Solanaceae (Asteridae)

 

Family of tomatoes and potatoes

Contents
Size
Distribution
Importance
Morphology
Similar families
Identification

Genera
Atropa
Browallia
Brunfelsia
Capsicum
Chamaesaracha
Datura
Hyoscyamus
Lycium
Lycopersicon
Mandrago
Nicotiana
Petunia
Physalis
Salpiglossis
Schizanthus
Solandrum
Solanum

Sources
Alston & Turner 1963
Cronquist 1981
Heywood 1978

Bot. 3400 Home
 

Contents
Size
Distribution
Importance
Morphology
Similar families
Key

Genera
Atropa
Browallia
Brunfelsia
Capsicum
Chamaesaracha
Datura
Hyoscyamus
Lycium
Lycopersicon
Mandrago
Nicotiana
Petunia
Physalis
Salpiglossis
Schizanthus
Solandrum
Solanum

Sources
Alston & Turner 1963
Cronquist 1981
Heywood 1978

 Contents
Size
Distribution
Importance
Morphology
Similar families
Identification

Genera
Atropa
Browallia
Brunfelsia
Capsicum
Chamaesaracha
Datura
Hyoscyamus
Lycium
Lycopersicon
Mandrago
Nicotiana
Petunia
Physalis
Salpiglossis
Schizanthus
Solandrum
Solanum

Sources
Alston & Turner 1963
Cronquist 1981
Heywood 1978

 

 

Size
The Solanaceae has about 90 genera and 2,800-3,000 species.  The largesst genus, by far, is Solanum.  It has around 1,400 species. 

Distribution
The Solanaceae is a cosmopolitan family, occurring in tropical and temperate regions throughout the world.  Its greatest center of diversity is in central and northern South America, but there is a  secondary center in Australia.  

Shaw lists 18 species for northern Utah, all but 2 of which are introduced. 

Importance
If you like eating, the Solanaceae is an important family.  Solanaceous foods that can be found in our stores include potatoes, tomatoes, peppers of the red, green, yellow, and chili varieties, eggplant, and tomatillos.  Many other members of the family are important foods in South America but, so far as I am aware, the family was not particularly exploited by native peoples in Australia.  This could be my ignorance, or possibly Australian species do not produce edible fruits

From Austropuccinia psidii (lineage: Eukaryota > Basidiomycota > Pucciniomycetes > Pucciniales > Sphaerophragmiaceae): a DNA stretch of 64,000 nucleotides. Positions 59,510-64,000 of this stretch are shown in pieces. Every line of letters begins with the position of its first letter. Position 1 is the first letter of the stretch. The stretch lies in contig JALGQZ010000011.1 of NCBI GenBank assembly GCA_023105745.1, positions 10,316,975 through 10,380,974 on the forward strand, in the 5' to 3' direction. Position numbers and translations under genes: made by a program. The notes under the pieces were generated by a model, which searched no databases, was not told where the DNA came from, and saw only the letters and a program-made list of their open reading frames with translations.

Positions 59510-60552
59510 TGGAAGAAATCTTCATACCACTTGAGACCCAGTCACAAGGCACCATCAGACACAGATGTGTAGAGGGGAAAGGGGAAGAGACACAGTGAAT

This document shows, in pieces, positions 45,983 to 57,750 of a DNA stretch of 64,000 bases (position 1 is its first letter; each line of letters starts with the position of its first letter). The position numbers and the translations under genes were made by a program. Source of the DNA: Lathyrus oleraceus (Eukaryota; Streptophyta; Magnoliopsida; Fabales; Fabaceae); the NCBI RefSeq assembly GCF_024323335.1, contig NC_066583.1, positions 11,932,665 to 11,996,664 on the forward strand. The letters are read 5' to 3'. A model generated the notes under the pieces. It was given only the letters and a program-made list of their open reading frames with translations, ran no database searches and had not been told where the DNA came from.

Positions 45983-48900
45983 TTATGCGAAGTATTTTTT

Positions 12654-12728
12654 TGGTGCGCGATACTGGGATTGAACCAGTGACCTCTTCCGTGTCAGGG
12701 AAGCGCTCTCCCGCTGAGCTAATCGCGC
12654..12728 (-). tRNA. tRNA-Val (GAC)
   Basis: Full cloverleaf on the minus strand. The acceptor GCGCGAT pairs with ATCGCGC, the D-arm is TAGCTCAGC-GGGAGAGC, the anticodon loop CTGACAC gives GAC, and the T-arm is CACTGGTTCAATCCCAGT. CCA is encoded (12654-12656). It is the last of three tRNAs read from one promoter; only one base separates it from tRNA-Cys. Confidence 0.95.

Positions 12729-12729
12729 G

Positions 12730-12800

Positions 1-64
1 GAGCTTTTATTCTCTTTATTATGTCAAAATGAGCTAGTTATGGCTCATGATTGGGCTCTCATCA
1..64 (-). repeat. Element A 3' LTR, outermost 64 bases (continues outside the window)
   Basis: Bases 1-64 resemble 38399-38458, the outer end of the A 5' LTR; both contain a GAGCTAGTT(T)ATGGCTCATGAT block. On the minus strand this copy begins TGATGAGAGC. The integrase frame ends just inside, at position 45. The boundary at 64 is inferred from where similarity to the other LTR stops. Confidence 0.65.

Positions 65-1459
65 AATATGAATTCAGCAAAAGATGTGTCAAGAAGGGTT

Many species of Solanaceae produce tropane alkaloids that have valuable medicinal properties, but which may also be extremely poisonous. Examples include Atropa (belladonna or deadly nightshade), Datura stramonium (jimson weed), Mandragora offinalis (mandrake), and Hyoscyamus niger(black henbane).  Nicotine is a tropane alkaloid.  It makes a great insecticide. 
The Solanaceae also includes many genera with ornamental species.   These include Browallia, Physalis, Schizanthus, and Petunia.   Other species, often in the same genera, are weeds.   Examples include species of Physalis, Hyoscyamus, and Solanum.  

Morphology
Most members of the Solanaceae are erect or climbing, annual or perennial herbs, but shrubs are not uncommon and there are a few trees.  The leaves vary greatly in shape but are usually simple, although sometimes highly lobed.  They are alternate and never have stipules. 
The inflorescence is generally cymose and axillary, but may be reduced to a single flower.  The flowers are bisexual, usually radially symmetric, and usually 5-merous [Note those "usuallys"].  The calyx is united, at least at the base, and sometimes becomes inflated in fruit.  The corolla is also united but its shape varies from long and tubular to rotate or campanulate.   It is usually radially symmetric, but there are some bilaterally symmetric genera.   There are 5 (rarely 4-8) epipetalous stamens that alternate with the corolla lobes.  The anthers are sometimes touching but are never fused.  The gynoecium consists of a single pistil, usually with 2 locules and numerous ovules.  The fruit is a usually a berry (think of sweet peppers and tomatoes) but quite frequently a dry capsule. 

Similar families
The Convolvulceae differs from the Solanaceae in several non-morphological characters, but the species in northern Utah are all herbaceous vines, whereas the Solanaceae in Utah are erect.  In addition, the Convolvulaceae generally has 2 basal ovules rather than numerous axile to parietal ovules. 
The Scrophulariaceae usually differ from the Solanaceae in having bilaterally symmetric corollas, but there are some bilaterally symmetric members of the Solanaceae and some radially symmetric, or almost radially symmetric, Scrophulariaceae.  Then what?  The Solanaceae has bicollateral vascular bundles.  This means that its vascular bundles have phloem on both the inside and the outside.  Not a character one likes to use in the field.   Fortunately, it is rarely necessary.   The Solanaceae also differs in having oblique ovaries, and you do not really want to have to look for that character either.  

 

 


When the slide scanner is fixed, this panel will contain pictures of solanaceous plants. tropane.GIF (1393 bytes)
Tropane